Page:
What to watch for in James Comey’s testimony

 

Then-FBI Director James Comey exits the stage after speaking at a conference in Boston on March 8. (Photo: Scott Eisen/Bloomberg via Getty Images)

Americans love a good political drama, and former FBI Director James Comey, who will give his highly anticipated testimony before the Senate Intelligence Committee on Thursday, has shown he can pull one off. In 2007, Comey delivered a gripping performance when he told the Senate Judiciary Committee that as deputy attorney general he had led a revolt of senior Justice Department and FBI officials against President Bush’s warrantless wiretapping program, significantly limiting its scope. Comey described rushing to Attorney General John Ashcroft’s hospital bedside in 2004 to block two senior administration aides who sought to persuade Ashcroft to reauthorize the wiretapping program, which Comey thought violated the Foreign Intelligence Surveillance Act. (Comey was accompanied on that urgent mission by Robert Mueller, then the director of the FBI, now the special counsel investigating Russian interference in the 2016 election.) Comey’s testimony cemented his image as a nonpartisan ex-prosecutor who refused to be cowed by the White House’s power and instead stood up for what he thought was right and lawful. Comey came to embody the fearless truth-teller, beholden to his conscience above all else.

But a more apt precedent for Comey’s upcoming congressional appearance may be Nixon White House counsel John Dean’s explosive testimony during Watergate, even though Watergate and the FBI’s Russia probe are more dissimilar than alike. While impeachment still seems a liberal dream given Republican control of Congress, Dean’s appearance was the last time a high-ranking official offered direct testimony about his conversations with a president. And like Dean, Comey is expected to give evidence suggesting that a president sought to impede an FBI investigation — and perhaps implicating the president in a series of lies that seemed aimed at covering up incriminating actions.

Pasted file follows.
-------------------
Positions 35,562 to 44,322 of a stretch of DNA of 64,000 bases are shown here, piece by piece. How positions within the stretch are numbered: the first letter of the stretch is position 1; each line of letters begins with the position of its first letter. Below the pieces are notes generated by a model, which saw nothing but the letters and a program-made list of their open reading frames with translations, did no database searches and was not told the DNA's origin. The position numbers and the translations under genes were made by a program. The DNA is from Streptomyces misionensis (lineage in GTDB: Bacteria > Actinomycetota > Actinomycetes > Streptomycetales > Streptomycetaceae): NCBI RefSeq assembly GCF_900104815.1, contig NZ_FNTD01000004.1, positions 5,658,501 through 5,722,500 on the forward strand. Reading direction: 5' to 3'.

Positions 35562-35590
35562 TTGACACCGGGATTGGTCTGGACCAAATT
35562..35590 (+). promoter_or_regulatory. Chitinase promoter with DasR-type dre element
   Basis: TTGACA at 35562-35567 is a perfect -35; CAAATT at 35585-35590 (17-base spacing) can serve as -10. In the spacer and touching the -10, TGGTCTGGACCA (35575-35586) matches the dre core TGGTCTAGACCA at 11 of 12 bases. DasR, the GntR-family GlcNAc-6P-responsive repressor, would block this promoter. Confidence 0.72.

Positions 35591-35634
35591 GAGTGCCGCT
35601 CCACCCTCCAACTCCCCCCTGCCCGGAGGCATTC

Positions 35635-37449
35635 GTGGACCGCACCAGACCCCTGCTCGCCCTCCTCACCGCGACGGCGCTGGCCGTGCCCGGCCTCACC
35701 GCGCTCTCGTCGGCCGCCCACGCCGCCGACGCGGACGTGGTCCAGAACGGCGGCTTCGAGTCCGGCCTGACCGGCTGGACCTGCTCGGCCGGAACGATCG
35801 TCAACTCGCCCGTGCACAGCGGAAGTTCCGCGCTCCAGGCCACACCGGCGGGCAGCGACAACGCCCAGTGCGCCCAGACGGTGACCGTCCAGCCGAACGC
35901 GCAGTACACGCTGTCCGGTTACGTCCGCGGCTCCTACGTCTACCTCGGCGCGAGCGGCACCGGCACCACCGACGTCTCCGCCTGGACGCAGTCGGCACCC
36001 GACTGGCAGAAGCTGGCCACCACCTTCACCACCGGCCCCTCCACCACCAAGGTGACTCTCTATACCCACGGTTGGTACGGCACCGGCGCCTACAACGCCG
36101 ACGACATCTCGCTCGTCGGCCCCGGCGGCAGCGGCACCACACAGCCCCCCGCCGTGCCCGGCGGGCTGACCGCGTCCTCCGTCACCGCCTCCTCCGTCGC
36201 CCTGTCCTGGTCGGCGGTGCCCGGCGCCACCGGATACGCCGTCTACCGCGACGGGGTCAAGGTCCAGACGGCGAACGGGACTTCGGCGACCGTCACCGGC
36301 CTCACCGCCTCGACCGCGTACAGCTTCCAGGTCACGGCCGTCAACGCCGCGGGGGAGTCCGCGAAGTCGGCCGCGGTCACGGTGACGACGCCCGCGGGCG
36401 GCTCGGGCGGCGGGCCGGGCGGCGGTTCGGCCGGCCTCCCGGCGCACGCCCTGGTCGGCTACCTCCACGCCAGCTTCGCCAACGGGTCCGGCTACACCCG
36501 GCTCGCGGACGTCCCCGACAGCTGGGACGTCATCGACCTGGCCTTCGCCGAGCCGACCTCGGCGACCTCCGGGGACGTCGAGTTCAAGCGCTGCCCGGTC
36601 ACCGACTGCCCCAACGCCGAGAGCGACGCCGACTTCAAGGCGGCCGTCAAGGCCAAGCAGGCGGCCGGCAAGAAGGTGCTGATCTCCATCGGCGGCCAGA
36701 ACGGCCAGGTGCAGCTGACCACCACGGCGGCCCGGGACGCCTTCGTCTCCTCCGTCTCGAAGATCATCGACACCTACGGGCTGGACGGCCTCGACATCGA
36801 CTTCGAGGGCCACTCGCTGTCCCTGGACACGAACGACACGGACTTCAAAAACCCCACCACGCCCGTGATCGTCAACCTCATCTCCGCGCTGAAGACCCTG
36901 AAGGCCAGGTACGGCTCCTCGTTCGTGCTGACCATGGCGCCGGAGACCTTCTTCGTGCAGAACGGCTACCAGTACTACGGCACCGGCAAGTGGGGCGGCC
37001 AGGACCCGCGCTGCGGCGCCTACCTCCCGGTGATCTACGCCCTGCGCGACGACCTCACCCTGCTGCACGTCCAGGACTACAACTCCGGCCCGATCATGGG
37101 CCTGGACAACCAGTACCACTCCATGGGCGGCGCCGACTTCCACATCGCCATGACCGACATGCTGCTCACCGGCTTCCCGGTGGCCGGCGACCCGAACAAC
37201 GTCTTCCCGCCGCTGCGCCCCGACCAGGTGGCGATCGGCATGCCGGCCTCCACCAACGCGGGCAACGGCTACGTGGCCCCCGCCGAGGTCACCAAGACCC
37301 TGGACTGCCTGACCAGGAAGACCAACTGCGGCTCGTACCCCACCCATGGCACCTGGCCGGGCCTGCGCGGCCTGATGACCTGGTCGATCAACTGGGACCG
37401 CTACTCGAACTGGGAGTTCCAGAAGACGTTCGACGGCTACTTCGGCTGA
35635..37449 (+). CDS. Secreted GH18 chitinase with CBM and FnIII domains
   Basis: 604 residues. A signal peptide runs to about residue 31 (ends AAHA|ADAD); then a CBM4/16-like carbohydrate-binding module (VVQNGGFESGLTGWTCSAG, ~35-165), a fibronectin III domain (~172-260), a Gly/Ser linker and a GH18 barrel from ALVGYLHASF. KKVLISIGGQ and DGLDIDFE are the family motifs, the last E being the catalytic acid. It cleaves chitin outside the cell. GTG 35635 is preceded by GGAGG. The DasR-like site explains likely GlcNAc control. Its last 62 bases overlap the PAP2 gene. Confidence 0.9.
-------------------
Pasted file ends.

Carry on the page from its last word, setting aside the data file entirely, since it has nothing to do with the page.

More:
We know at least some of what Comey will say, based on the release of his prepared testimony Wednesday afternoon. Much of it confirms what was already reported — that President Trump asked Comey for a pledge of “loyalty,” and to go easy on his fired aide Michael Flynn. But much more may come out in his answers to questions from the committee members. Here are four areas to watch for:

Obstruction of justice: ABC News is reporting that Comey won’t actually say Trump obstructed justice. But how does Comey characterize Trump’s efforts to impede Russia-related probes into his administration? What spin does Comey put on what Trump was trying to tell him in their conversations, as reported in articles sourced to Comey’s close associates — especially Trump’s pressing Comey to give the president his “loyalty”? How does Comey interpret Trump’s urging him to drop the Flynn probe? Will Comey, a former prosecutor who has investigated countless criminal matters over the years, suggest that Trump’s words and actions during their meetings crossed a line? Was it ethical? Was it legal?